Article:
Department of Communities, Disability Services and Seniors

Step 3: Partner and connect

One of the key things to remember is that age-friendly communities do not occur in isolation.

Working with others is vital to building an age-friendly community.

Partnerships, networks and connections will increase your ability to improve the age-friendliness of your organisation and community, while offering increased capacity to all partnership stakeholders.

Consider:

  • Who do you currently partner with? Building partnerships from the ground up can take time. Existing partners may be a good way to get quick wins.
  • What new partnerships can you establish to share the load?
  • Collaborating internally – there may be other departments or people in your organisation working on initiatives that would benefit from an age-friendly approach. For example, the human resources, marketing and finance sections may be useful internal partners with mutual goals. You may need to consider how you overcome barriers to working together.
  • What partnerships have you, or could you, form with older people? Working with older people is the most obvious way to get started with age-friendliness. For inspiration look at this European project on partnerships with older people to enhance health services.
  • Another way to extend and enhance your actions is collaborating externally by finding other stakeholders who are developing their age-friendliness, or who would benefit from becoming more age-friendly. Your Customer journey tool can offer great insight into potential partners and how to engage with them.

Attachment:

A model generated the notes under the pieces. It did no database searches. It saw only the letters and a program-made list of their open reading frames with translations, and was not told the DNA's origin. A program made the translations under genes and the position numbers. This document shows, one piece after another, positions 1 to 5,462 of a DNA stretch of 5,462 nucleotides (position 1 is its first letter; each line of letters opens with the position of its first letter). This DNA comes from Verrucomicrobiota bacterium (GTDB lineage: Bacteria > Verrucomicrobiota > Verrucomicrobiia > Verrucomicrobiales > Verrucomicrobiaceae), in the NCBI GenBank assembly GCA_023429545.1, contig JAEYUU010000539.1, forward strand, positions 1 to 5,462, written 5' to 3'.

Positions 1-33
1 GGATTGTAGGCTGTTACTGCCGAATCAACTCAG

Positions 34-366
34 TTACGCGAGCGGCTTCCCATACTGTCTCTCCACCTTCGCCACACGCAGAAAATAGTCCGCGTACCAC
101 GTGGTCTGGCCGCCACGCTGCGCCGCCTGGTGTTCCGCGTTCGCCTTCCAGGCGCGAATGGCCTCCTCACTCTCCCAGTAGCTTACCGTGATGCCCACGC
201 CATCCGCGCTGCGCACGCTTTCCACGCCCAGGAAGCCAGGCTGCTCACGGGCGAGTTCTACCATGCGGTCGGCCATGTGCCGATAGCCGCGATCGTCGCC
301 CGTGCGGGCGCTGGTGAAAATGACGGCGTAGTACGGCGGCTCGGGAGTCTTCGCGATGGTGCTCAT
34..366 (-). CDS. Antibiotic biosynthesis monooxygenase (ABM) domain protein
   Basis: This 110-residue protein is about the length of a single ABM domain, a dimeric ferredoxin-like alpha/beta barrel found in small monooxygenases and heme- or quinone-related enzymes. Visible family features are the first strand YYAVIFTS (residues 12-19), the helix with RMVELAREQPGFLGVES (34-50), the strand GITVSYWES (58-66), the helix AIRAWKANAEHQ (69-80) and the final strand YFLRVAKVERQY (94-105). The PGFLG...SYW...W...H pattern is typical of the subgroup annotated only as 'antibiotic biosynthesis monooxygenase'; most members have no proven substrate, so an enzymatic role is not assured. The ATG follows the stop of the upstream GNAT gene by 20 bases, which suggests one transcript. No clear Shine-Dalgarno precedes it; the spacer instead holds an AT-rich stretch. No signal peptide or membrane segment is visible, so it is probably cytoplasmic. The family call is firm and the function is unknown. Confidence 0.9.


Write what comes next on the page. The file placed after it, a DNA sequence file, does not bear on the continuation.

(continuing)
Here’s a useful framework that you can use to guide the development of your partnership strategy. This framework is based on an approach by the strategic marketing company, Partner2Grow.

  1. 1. Review your organisation

    Identify gaps where partnerships could assist

  2. 2. Identify your assets

    This could be your staff, your products, your services: whatever you have to offer

  3. 3. Review customers and identify prospective partners

    Use a customer journey to highlight potential partnerships and brainstorm partner

  4. 4. Match assets to need for prospective partners

    Identify the mutual benefit for you and your prospective partners and consider realistic offerings

  5. 5. Prepare a one page ‘pitch’

    Approach your prospective partners

  6. 6. Prepare a partnership agreement

    Incorporate review and evaluation

 

TIP
There are many ways to collaborate with others. Check out our Partnership types tool for more information.